There are many etymological instances of alcohol coming to be known as the “water of life.” The word “whiskey” stems from the Gaelic version of this very term; same story for “aquavit.” And so it should come as no surprise that the name “vodka” is an evolution of the Russian word for water, or вода, which is pronounced “vo-da.”
Like the colorful domes of St. Basil’s Cathedral and lines of matryoshka dolls, the mind quickly wanders to Mother Russia following any mention of vodka. But how many of our modern-day associations with the spirit — like say, in the Moscow Mule cocktail, or pairing with caviar — are as authentically Russian?
To answer this question, VinePair tapped Bek Narzi. Born in Soviet-era Russia, Narzi now resides in London where he co-owns and runs the Pachamama restaurant group. Yet his experience behind the bar and influence on Russian cocktail culture is considerable.
During the early 2000s, Narzi hosted the Prime Time Cocktail show on the national Russian channel RT, with the segment airing at the very on-brand time of 7:45 p.m. on Friday evenings. Narzi is also a published author with two books focusing on the hospitality industry. And under his helm in 2011, the City Space Bar in Moscow’s Swissotel clinched a spot among the World’s Top 50 Bars.
Suffice to say, Narzi is ideally placed to advise on how to drink vodka in a traditional Russian manner. Read on to discover his sage advice.
Though vodka has found a home in countless well-known cocktails, for an authentically Russian experience, Narzi says vodka must be drunk neat and as a shot. And when enjoying in this manner, there is but one hard and fast rule: Food must always accompany the alcohol.
“If you’re drinking good vodka and in good company, it can be very dangerous,” Narzi says. “You don’t feel how much you’re drinking, then you pay for it the next morning.”
Traditionally, food arrives in the form of zakuski, Russia’s answer to tapas or mezze. Popular dishes include plates of pickles; roasted or boiled meats, such as ox tongue; horseradish; salads; and, of course, soup — whether borscht (beetroot) or shchi (cabbage). More substantial offerings, from dumplings and meat patties to stews with potatoes, then follow.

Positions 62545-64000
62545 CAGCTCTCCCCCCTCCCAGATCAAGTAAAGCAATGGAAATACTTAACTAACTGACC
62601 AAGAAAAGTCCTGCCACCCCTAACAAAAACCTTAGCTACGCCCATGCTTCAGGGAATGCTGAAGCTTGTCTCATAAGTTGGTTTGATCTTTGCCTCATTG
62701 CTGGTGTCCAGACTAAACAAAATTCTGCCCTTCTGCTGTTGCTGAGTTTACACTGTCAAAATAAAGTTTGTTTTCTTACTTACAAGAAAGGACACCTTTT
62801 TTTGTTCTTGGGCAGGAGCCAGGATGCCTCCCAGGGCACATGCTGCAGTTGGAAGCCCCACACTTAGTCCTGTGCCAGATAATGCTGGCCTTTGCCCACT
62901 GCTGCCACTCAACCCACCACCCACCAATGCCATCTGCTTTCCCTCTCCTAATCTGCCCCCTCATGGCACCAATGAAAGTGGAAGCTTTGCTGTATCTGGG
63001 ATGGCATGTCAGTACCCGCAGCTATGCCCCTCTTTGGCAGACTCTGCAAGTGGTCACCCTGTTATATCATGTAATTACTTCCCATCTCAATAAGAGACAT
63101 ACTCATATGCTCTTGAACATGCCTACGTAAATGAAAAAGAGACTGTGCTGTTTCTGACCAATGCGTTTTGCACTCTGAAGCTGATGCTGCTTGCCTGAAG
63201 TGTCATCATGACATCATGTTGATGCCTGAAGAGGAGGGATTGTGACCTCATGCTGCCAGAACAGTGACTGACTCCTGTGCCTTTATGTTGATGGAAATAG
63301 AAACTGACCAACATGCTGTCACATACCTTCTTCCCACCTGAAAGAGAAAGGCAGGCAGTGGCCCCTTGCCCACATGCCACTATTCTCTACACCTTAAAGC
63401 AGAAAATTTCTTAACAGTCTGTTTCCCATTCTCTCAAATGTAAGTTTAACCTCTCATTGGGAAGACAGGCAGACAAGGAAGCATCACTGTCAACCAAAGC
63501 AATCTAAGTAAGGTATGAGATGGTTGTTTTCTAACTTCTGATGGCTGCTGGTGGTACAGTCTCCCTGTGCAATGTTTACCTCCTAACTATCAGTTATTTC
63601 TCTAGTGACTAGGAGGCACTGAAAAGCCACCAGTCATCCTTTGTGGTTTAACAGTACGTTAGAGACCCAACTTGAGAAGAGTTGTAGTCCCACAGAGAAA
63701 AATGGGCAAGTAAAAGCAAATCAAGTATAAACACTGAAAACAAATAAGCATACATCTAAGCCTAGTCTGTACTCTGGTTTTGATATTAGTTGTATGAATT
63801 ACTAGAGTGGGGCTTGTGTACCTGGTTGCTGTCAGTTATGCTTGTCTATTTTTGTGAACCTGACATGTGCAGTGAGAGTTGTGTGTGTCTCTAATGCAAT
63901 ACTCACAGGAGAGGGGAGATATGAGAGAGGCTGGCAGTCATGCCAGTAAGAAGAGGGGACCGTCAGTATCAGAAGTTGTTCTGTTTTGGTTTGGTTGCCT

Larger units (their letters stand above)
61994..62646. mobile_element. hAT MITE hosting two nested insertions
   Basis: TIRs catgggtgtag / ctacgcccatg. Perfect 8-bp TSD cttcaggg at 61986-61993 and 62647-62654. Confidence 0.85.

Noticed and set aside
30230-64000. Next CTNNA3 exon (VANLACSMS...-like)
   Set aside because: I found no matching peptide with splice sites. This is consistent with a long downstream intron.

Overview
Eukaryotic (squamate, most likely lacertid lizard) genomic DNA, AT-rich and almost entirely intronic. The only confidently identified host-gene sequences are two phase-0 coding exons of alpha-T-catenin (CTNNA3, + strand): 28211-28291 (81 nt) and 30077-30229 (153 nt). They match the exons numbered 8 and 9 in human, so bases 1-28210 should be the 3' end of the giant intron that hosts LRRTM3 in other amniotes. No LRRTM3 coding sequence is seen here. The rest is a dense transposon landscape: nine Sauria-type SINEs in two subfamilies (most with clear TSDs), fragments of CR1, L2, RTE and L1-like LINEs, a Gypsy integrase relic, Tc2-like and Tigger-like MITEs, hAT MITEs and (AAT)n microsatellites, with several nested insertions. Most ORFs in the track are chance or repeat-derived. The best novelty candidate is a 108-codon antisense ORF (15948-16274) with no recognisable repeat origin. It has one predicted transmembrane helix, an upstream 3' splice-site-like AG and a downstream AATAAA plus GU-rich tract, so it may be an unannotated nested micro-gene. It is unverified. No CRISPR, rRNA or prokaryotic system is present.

With its largely flavorless and odorless profile, there’s no danger of vodka competing with such a wide array of pairing partners. Being cheap and abundant, caviar would once have featured during such occasions, too, though this is no longer the case. “Now it’s become luxurious,” Narzi says. “Russian people eat caviar and chase it with vodka only on New Year’s Eve.”
During get-togethers, diners don’t typically drink shots of vodka at their own leisure because it’s seen as “cheap” to drink without toasting, or without having a reason to do so, Narzi explains. Neither is the toast a simple “cheers,” or the Russian equivalent. “Na zdorovie is bullshit,” Narzi says. “No one in Russia says it.”
Instead, each shot follows a more specific toast. To the host, for example, to the women around the table, someone’s new job, or to health and prosperity in general. A dedicated toastmaster typically leads this aspect of the experience. “Someone charismatic who knows aphorisms, and will keep the crowd interested,” Narzi says of the ideal candidate. “It’s all about rituals.”
In preparation for special occasions like weddings, where there will be many opportunities to toast, Narzi recommends always eating something substantial but not overly filling before the event, like a medium-sized steak. “Do not start this vodka journey on a hungry stomach,” he says.
While a standard shot glass holds 2 ounces in the United States and 50 milliliters in countries where metric measurements are preferred, Narzi warns against a pour this large when drinking vodka. “You need to serve it in smaller shots to extend the pleasure,” he says, recommending 25-milliliter pours (roughly 1 ounce).
Contrary to popular belief, plucking a bottle straight from the freezer isn’t the best for serving temperature, nor is it traditional. Many Russians are afraid to freeze their vodka as it can solidify some of the impurities that “dishonest” vodka brands put into their spirits, Narzi explains. And rather than going down smoother, shooting freezer-cold vodka can actually burn the throat. So Narzi opts to instead keep bottles chilled in a fridge.
Of course, there’s nothing wrong with enjoying vodka in cocktails but this isn’t an authentically Russian means of enjoying the spirit, Narzi reiterates.
In fact, many of the cocktails that appear to have strong Russian ties are nothing more than marketing gimmicks. The Moscow Mule, for instance, was devised in the United States by Smirnoff and a California bar owner with an excess of ginger beer to offload. As for the coffee-liqueur-laden White Russian: more fiction. “Russians have a tea culture,” Narzi explains. “Coffee culture only came with Starbucks.”
Narzi also adds that, among the current wave of top bartending talent in Russia, there remains a reluctance to use vodka in cocktails. It’s old school, and seen as something of a Soviet-era mom-and-dad drink.
“The traditional way is very simple: You sit. There’s Zakuski. And there has to be a reason to drink vodka,” Narzi says. Of course, those reasons — those celebrations — don’t need to be overly substantial. “They used to sell special calendars with 365 reasons to drink vodka,” Narzi adds, with a hearty laugh.
The article How to Drink Vodka, According to a Russian Bartender appeared first on VinePair.
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